Film Screening 24th June, 2006

Poster for The Magician

The Magician 

8:00 PM, 24th June, 2006

  • MA
  • 85 mins
  • 2005
  • Scott Ryan
  • Scott Ryan
  • Scott Ryan, Ben Walker, Massimiliano Andrighetto, Kane Mason

He makes people disappear." That was the tagline for this low-budget Aussie comedy/thriller from last year, and it goes some way to explain the relevance of the title to the story.

You see, the film revolves around a Melbourne hit man, Ray. Our insight into Rays life is presented to us as a pseudo-documentary - Ray has invited Max, a film student, to record his exploits, and we are watching the resultant film. (Very similar to Man Bites Dog, although not as graphic!)

It's not a mockumentary though (à la Best in Show and Spinal Tap). The humour doesn't come from sending up the characters and situations, but from the conversations and scenarios the characters find themselves in. In this regard, it's more closely related to Pulp Fiction and Lock, Stock and Two Smoking Barrels.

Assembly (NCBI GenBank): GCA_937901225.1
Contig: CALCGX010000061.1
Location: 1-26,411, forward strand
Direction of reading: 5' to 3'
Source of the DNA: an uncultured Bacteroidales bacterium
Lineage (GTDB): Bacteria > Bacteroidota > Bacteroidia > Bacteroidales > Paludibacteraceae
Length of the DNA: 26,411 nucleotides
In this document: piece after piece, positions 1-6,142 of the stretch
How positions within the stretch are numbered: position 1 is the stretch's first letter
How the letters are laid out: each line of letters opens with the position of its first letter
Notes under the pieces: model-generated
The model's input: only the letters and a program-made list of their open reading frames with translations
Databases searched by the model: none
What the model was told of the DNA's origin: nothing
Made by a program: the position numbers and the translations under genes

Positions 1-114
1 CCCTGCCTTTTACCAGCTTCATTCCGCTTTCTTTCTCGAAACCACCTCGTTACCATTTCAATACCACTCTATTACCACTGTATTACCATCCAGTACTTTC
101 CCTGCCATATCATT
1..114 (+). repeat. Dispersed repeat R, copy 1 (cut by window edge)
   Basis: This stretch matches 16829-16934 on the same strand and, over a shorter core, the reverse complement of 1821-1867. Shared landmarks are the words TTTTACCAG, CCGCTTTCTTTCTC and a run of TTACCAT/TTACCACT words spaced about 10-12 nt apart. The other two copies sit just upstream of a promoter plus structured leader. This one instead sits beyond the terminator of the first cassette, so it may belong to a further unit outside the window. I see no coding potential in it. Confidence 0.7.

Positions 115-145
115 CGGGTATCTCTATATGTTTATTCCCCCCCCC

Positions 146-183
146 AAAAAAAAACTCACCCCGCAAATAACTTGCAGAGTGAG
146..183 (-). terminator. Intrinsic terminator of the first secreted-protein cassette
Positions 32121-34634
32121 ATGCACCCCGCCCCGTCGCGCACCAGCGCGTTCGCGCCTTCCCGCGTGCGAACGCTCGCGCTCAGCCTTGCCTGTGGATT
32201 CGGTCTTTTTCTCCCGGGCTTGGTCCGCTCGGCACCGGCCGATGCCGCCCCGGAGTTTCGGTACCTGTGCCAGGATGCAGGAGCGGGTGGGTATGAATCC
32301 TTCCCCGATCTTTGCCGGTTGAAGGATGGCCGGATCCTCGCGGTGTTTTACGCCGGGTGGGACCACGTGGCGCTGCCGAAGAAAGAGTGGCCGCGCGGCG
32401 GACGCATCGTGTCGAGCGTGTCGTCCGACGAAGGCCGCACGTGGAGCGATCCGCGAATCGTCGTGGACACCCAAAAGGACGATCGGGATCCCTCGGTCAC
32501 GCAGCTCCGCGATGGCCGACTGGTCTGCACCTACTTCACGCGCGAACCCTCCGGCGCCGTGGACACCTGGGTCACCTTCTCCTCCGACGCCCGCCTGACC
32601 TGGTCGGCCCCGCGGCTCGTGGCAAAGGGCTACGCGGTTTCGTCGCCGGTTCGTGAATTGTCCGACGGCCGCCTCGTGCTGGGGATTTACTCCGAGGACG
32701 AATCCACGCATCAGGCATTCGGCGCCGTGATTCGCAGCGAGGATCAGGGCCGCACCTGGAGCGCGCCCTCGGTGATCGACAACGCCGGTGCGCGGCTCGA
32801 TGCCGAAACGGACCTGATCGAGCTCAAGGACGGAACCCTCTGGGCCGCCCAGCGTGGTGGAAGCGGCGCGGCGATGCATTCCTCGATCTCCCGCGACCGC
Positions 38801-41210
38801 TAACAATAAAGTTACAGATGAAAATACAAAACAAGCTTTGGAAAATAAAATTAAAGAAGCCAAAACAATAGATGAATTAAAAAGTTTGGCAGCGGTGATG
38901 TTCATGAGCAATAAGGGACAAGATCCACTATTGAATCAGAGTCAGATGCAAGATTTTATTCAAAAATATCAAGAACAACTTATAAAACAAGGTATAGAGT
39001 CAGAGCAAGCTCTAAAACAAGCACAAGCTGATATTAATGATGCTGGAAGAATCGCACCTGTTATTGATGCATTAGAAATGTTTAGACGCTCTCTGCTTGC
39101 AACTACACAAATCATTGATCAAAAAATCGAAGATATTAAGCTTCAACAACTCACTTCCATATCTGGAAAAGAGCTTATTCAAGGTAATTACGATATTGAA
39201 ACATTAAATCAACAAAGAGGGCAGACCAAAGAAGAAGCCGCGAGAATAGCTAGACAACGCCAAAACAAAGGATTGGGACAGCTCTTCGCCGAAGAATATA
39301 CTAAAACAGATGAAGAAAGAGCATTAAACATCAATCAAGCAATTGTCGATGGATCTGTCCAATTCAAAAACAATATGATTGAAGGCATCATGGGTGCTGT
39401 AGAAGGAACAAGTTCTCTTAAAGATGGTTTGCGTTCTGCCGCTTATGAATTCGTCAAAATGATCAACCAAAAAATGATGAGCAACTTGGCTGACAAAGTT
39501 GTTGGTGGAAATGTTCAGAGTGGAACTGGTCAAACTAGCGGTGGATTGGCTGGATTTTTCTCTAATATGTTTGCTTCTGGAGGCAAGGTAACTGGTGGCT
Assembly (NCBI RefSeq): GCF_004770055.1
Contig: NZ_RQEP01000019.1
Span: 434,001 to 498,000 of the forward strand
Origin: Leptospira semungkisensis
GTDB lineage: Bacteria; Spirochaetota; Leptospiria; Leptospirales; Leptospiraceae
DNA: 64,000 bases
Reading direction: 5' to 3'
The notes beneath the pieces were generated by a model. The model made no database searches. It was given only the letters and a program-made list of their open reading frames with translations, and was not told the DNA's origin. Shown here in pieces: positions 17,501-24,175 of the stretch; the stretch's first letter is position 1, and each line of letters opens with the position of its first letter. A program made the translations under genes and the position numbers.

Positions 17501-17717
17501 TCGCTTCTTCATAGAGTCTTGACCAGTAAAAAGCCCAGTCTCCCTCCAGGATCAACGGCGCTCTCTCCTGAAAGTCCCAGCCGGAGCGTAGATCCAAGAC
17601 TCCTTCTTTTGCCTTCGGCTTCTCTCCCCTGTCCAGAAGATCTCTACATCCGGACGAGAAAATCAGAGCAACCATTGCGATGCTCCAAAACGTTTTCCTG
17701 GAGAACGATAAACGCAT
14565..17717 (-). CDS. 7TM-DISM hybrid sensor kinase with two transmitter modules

The screenplay for The Magician was rejected by both private investors and the government film bodies, so Scott Ryan, who also stars as Ray, made it on a low budget, cut it down to half an hour, submitted it to the St. Kilda Film Festival, and finally got enough interest to get it distributed. The result is a hilarious black comedy that should not be missed.

Travis Cragg

Poster for Murderball


9:25 PM, 24th June, 2006

  • M
  • 85 mins
  • 2005
  • Henry Alex Rubin, Dana Adam Shapiro
  • Keith Cavill, Andy Cohn, Scott Hogsett, Christopher Igoe

Murderball' is the old, slang name for quadriplegic rugby played in wheelchairs. This documentary follows rival teams Canada and the USA in a fight for first place which leads up to the Athens 2004 Paralympics. The film provides backgrounds on the players, how they ended up in wheelchairs, and the role that this sport plays in their lives, as well as showing footage of the games, in which players tackle by ramming their wheelchairs into each other in an attempt to knock the opposition players off their wheels. Murderball does not attempt to evoke pity for its subjects, or to use them to promote a moral message. Instead, the filmmakers allow the individual team members' stories to unfold without judgment or expectation.Murderball was one of the favourite documentaries screened at Sundance 2005, where it was awarded the American Documentary Audience Award.

Gretchen McGhie